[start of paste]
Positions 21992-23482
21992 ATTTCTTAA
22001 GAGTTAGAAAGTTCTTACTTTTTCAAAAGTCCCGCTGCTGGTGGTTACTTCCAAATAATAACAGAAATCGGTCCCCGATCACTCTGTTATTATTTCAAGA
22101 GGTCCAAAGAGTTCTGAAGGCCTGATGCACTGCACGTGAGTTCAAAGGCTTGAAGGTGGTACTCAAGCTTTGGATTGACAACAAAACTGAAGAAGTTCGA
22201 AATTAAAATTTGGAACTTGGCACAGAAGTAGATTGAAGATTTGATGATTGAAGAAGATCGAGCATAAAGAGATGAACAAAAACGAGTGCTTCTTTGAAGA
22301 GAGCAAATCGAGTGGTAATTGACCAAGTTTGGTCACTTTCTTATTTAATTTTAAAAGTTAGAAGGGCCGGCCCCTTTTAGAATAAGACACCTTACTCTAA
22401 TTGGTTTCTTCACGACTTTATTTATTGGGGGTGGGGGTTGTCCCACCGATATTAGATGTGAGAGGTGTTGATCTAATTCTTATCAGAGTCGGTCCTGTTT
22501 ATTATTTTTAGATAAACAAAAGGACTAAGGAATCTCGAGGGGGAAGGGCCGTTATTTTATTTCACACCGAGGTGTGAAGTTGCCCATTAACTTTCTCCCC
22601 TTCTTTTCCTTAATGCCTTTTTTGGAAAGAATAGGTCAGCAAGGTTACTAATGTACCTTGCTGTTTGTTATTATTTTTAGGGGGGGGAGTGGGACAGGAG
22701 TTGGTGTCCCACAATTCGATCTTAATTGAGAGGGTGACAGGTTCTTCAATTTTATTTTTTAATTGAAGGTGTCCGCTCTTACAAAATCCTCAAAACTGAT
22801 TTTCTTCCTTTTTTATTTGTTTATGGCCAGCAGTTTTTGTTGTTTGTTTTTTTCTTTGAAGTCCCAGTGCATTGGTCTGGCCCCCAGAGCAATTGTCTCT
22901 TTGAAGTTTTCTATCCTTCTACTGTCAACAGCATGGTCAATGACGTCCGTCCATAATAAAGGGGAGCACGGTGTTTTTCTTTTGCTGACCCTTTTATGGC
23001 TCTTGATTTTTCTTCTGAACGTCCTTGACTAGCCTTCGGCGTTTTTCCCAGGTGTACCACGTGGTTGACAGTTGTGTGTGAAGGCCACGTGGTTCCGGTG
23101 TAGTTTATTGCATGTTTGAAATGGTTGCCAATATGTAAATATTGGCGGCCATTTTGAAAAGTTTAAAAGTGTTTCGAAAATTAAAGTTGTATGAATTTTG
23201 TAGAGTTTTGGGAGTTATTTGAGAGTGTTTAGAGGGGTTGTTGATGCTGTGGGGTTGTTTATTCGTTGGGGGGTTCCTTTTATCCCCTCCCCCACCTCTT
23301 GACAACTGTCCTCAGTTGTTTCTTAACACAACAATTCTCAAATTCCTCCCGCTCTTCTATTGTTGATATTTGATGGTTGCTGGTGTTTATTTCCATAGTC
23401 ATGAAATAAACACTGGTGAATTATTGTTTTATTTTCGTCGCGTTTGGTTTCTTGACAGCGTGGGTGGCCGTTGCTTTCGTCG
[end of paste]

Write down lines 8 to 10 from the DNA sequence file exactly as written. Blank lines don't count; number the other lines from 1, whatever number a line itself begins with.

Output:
22501 ATTATTTTTAGATAAACAAAAGGACTAAGGAATCTCGAGGGGGAAGGGCCGTTATTTTATTTCACACCGAGGTGTGAAGTTGCCCATTAACTTTCTCCCC
22601 TTCTTTTCCTTAATGCCTTTTTTGGAAAGAATAGGTCAGCAAGGTTACTAATGTACCTTGCTGTTTGTTATTATTTTTAGGGGGGGGAGTGGGACAGGAG
22701 TTGGTGTCCCACAATTCGATCTTAATTGAGAGGGTGACAGGTTCTTCAATTTTATTTTTTAATTGAAGGTGTCCGCTCTTACAAAATCCTCAAAACTGAT